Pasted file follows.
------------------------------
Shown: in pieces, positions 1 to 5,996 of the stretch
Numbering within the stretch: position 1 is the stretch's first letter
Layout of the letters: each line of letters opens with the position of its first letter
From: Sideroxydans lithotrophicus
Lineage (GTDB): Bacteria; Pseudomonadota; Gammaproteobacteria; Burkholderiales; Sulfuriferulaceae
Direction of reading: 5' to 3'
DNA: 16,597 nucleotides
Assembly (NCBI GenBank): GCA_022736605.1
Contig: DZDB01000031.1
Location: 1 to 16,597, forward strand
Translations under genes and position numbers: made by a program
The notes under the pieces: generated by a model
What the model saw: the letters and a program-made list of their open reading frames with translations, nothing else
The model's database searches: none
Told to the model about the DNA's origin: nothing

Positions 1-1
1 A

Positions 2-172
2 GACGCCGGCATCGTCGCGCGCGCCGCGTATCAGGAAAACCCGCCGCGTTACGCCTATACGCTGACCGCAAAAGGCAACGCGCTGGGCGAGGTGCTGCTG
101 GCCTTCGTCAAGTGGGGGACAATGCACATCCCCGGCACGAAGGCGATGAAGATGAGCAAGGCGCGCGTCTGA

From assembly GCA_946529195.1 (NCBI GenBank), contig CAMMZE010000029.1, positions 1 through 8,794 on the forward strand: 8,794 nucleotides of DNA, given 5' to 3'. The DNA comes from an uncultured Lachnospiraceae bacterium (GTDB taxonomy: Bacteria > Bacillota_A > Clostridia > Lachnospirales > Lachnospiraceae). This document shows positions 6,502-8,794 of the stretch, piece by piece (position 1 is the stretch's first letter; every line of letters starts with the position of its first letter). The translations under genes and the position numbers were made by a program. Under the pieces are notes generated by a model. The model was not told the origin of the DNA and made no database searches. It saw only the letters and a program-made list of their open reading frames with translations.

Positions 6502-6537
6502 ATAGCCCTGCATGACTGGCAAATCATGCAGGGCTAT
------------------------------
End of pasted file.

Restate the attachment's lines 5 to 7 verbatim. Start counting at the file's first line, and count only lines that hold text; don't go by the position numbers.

Lineage (GTDB): Bacteria; Pseudomonadota; Gammaproteobacteria; Burkholderiales; Sulfuriferulaceae
Direction of reading: 5' to 3'
DNA: 16,597 nucleotides